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Very Short Stories II

Time for another stab at very short stories. For a reminder of the last round, click here:

They are essentially a story in 100 words. I’m not brave enough to try fewer words yet. Like last time, these are untitled.

She was caught somewhere between door and gate; first gear and reverse. “Mommy I’m hungry!” said Mickey in the back seat. “Mommy hears you” she said. She got a glimpse of her eyes in the mirror. Flat. Dull. The years showing. At least this time he didn’t try the trick where she reversed out and he closed the electric gate before she could get out. At least this time the police weren’t called. No one to call though, but at least they were alive. “Mommy, where we go?” asked her son. “I don’t know baby” she said, flat and dull.

*

He walked over amidst cannonballs and screaming. The kids in the pool in the background. Last night she hit him; he called her a crazy bitch. But their song started playing in the heat of South African Christmas, Bryan McKnight’s Crazy Love. What happened last night didn’t matter as he pulled her to feet and her head rested on his chest. They swayed as the splashing went silent to them. It was crazy, but it was love and it was theirs. “Daddy, he won’t give me my chance…” screamed Tatum. There was peace.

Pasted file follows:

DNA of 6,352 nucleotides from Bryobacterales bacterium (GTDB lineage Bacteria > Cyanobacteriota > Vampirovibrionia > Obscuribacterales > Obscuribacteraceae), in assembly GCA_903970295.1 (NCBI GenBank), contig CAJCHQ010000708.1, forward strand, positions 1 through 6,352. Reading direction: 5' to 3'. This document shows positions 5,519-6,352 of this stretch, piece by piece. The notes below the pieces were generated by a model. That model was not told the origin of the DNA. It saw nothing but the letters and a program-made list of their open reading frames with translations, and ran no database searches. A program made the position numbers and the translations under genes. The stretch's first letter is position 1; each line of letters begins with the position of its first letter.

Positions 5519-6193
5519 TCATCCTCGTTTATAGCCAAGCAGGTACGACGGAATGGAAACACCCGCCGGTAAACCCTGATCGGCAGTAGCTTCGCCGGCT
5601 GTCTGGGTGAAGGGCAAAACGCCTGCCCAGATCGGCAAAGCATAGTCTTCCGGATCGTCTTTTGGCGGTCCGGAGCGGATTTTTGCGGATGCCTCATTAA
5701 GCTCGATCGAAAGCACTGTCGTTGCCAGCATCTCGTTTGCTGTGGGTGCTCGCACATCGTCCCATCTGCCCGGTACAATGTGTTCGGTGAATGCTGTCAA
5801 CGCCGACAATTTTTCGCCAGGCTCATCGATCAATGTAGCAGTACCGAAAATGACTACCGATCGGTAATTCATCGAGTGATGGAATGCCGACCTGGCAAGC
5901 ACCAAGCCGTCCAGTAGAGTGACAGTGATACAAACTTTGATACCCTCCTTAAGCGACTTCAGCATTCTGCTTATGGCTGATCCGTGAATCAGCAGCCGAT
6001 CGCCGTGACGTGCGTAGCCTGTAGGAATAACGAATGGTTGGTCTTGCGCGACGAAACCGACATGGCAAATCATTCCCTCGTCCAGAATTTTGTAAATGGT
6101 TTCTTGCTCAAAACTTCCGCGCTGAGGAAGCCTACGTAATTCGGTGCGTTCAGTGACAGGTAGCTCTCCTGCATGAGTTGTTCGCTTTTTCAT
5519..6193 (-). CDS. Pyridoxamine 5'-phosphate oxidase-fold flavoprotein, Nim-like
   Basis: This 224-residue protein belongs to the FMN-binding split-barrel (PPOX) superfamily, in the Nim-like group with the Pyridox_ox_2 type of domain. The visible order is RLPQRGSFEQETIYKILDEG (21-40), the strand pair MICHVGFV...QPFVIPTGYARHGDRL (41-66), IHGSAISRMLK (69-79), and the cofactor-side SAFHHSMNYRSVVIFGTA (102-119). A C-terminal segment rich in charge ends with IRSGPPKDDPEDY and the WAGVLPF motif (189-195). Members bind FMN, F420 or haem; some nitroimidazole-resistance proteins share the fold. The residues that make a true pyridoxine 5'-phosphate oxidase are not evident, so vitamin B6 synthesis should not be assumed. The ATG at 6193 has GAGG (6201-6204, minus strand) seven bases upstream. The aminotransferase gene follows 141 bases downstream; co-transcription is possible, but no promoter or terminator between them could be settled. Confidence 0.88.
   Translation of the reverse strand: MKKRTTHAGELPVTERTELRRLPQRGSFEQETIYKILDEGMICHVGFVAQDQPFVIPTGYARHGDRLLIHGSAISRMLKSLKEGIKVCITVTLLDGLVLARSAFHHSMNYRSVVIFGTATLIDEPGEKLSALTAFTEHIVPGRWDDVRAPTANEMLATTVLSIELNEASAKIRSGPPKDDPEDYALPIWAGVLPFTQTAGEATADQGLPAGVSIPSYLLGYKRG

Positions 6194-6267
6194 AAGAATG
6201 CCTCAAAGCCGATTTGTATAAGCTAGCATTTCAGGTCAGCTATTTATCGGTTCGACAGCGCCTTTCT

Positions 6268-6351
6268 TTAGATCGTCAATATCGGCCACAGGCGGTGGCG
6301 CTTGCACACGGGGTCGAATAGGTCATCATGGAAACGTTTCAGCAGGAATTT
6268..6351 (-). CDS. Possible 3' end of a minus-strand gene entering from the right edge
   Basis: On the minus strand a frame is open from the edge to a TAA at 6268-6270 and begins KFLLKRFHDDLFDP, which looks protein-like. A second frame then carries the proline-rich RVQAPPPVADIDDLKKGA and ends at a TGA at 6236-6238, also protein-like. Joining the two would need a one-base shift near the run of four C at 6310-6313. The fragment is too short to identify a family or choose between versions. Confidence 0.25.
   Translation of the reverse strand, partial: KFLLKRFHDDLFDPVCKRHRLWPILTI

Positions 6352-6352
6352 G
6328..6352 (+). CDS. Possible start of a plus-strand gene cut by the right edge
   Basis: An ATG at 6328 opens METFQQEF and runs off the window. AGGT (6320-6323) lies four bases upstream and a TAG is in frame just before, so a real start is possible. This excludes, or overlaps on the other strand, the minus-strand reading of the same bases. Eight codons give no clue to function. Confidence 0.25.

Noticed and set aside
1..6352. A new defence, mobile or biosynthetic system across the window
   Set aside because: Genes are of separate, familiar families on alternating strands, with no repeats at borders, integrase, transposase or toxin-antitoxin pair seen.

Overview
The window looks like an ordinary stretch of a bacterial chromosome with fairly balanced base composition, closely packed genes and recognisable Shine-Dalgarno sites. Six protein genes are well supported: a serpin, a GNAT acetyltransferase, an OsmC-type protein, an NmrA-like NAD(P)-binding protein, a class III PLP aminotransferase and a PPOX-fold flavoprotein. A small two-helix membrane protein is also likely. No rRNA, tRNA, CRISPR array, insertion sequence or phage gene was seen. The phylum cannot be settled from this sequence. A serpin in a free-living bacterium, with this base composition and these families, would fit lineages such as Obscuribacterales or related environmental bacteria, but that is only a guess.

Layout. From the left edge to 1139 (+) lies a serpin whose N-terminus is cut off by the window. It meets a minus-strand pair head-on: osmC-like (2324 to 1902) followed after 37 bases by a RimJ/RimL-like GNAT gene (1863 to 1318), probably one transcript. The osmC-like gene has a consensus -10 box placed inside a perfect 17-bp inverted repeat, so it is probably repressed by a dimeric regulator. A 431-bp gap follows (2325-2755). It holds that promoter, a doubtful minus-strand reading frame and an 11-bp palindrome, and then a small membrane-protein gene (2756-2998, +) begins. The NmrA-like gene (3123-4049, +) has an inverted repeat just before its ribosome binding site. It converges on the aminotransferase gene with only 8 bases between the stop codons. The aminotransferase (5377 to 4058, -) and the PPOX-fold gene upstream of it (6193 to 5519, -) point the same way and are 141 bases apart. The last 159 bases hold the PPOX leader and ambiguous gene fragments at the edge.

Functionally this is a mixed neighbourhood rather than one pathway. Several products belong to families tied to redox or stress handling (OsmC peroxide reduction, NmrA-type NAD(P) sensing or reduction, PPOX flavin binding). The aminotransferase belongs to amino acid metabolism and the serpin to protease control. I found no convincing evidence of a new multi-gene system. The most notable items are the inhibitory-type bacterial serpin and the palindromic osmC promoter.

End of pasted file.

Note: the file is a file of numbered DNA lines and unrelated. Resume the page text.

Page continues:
*

The dead tree was there, where it’s always been. In the middle of the shallow dam, the brown three-fingered hand extended from the life-giving liquid. Pat walked past, on the N1, that big road where pedestrians shouldn’t even be on. He couldn’t go on. He used to plant bombs. He ran from Casspirs. He fought alongside heroes of liberation. Now he had nothing left. The struggle was over. It had been over for decades. No sunset clause for ol’ Pat. He was tired of walking and sat down with cars at his back, the dead tree in front of him.